Rearing to go with new-found energy, I decided to bite the bullet and order one of the largest pieces of fabric I would need for the project: a 7-yard cut of a beige-colored fabric that would serve as the primary color for the blocks. Thanks to fabric.com (which is now operated by Amazon), I was able to find a lovely piece of yardage without spending too much.
The Long Break
Shortly after I purchased the first three fabric cuts, I had to put the project on the back burner. I, once again, started doing theater. And, as it always does, the production receives every waking hour that I have available. I was involved with the show for most of the summer of 2022, and the performances ran into the month of October. I’d like to be able to tell you that once the show closed (ended, for you my non-theater readers) I was gun-ho and ready to start the beast that is the Loyal Union Sampler Quilt.
But, I’d be lying.
Instead, I entered the typical post-show depression. And despite suddenly having more free time than I knew what to do with it, working on the quilt hardly ever crossed my mind. I guess that Instagram influencer that I follow who talks about zero-waste living has a point. She recommends that you wait about 30 days before making any unnecessary purchases. If you’re still thinking about or desiring to have the item you originally wanted 30 days ago, then buy it.
Still autumn turned to winter and that’s when I started having inkling feelings of doing something other than crochet. With the basement project completed, I slowly moved my supplies out of storage (my grandma’s house, lol), and back to where they usually lie in wait until they are needed. Though having these things closer to me was nice, I didn’t really do anything with them.
Until the end of March 2023…
The Urge to Quilt
Finally, it happened! The Quilting Bug returned.
Honestly, I’m not sure what sparked its return. But when it came, it came in full force.
Sadly, the fabrics that were used in the mock-up of the quilt in the pattern booklet are no longer easily available. But honestly, after thinking it over, I was okay with that. My goal was not to create a reproduction quilt of the mock-up quilt. Honestly, I found the fabric patterns, when used together to make a quilt top that was too busy for my liking. There weren’t many places where your eyes could “rest.”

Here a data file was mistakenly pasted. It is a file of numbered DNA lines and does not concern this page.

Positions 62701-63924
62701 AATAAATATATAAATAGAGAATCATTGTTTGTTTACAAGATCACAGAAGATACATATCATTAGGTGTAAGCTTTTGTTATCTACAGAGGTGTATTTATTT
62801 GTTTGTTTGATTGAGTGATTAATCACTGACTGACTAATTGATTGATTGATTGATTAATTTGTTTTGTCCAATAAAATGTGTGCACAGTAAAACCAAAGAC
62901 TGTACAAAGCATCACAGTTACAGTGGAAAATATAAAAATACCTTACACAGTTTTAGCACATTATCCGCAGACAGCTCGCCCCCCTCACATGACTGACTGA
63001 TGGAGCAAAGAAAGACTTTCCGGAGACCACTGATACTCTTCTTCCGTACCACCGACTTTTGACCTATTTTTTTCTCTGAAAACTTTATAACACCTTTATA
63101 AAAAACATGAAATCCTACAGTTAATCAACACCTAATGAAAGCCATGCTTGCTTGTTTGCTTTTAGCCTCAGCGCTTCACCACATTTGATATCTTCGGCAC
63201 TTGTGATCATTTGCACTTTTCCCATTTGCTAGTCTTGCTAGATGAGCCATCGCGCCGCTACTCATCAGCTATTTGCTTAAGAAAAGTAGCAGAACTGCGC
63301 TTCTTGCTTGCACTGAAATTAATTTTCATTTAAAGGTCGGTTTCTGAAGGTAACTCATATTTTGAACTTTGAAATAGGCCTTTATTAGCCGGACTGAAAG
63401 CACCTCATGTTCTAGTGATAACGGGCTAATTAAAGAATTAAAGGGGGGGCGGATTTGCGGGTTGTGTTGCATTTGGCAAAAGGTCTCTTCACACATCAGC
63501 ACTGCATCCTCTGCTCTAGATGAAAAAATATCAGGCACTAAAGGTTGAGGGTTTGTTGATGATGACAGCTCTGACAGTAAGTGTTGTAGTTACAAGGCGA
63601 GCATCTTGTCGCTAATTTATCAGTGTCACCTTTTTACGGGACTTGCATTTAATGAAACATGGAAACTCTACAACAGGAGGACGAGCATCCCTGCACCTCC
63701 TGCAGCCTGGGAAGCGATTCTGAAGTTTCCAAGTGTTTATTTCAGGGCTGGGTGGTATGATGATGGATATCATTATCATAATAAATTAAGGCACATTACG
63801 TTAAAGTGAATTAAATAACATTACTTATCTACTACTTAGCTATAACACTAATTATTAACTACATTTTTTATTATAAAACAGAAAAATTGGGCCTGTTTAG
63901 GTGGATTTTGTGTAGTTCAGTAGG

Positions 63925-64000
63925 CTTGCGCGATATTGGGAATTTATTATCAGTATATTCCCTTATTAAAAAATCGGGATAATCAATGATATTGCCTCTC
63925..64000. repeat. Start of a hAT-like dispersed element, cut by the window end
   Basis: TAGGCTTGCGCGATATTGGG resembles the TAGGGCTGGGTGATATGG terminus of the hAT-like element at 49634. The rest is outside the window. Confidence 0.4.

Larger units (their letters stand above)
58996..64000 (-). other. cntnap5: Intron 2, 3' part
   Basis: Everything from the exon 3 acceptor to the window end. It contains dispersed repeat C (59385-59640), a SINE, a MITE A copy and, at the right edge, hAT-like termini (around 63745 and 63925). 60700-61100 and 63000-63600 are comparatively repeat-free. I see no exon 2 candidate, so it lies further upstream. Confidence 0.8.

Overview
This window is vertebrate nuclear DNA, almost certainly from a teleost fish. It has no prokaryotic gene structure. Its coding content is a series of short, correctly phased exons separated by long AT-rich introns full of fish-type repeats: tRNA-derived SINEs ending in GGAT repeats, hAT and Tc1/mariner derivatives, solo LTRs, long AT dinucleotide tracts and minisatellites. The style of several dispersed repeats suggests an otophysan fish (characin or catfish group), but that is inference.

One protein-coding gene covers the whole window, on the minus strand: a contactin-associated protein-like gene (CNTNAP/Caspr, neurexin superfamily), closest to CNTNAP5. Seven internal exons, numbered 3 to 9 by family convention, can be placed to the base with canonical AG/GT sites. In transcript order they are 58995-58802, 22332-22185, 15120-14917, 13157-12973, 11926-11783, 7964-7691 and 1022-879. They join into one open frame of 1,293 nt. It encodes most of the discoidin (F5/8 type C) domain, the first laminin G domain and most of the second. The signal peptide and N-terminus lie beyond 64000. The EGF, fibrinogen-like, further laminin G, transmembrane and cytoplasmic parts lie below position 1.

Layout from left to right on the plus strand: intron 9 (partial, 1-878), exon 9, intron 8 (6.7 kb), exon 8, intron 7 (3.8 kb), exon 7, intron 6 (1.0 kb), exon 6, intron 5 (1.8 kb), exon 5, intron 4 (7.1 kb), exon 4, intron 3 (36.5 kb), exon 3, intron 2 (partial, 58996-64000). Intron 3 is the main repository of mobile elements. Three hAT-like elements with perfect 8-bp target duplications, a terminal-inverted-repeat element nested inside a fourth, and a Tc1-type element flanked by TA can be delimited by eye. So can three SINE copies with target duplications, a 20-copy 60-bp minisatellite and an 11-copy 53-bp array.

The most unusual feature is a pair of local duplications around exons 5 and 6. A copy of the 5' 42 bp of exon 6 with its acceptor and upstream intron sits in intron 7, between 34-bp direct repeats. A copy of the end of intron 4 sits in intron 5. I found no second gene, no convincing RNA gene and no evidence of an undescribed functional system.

This (only somewhat) unfortunate occurrence gave me the liberty to find my own fabric choices. Since I had started buying fabric months earlier that is reminiscent of the ones used in the original pattern, I decided to stick with that mantra and built a theme around those fabrics (I plan to have a post that details the fabric I purchased which will be coming soon).
Now that I have all my fabrics in hand, well, except for the one I’ll use for the backing. I can now start the process.
However, literally the day after I purchased another two cuts of fabric, I was offered to work on another show. (Three shows starting in 12 months of each other is really a lot.) And of course, I accepted it. I’m a glutton for the theater (and apparently spreading myself too thin). Luckily, for this one, my time commitment is not as much as the previous ones. For the first month or so of the process, I’m only needed once a week. I’ll take it!
Why Am I Blogging About This?
If you’ve read this far, then you may be wondering why I’m posting about this on a typically food-related blog.
Well, I went into 2023 with the goal of expanding my audience and making my website more like a journal than a food blog. This is one why I feel I can reach that goal. Another reason is I enjoy writing about the stuff I’m working on and since I’m on another health kick, I’ve been baking less often. Writing about this project will give me an opportunity to still make regular posts, especially in the weeks between baked goods.
And finally, because I want to. I think it will be fun for me to look back on the process of making this gargantuan quilt. If you’re not a quilter or a crafty person, then feel free to come by sparingly or not at all. I’ll still be making food-related posts, too. So don’t worry. They’re not going anywhere.
I hope you’ll come along and join me on this journey.
Until next time…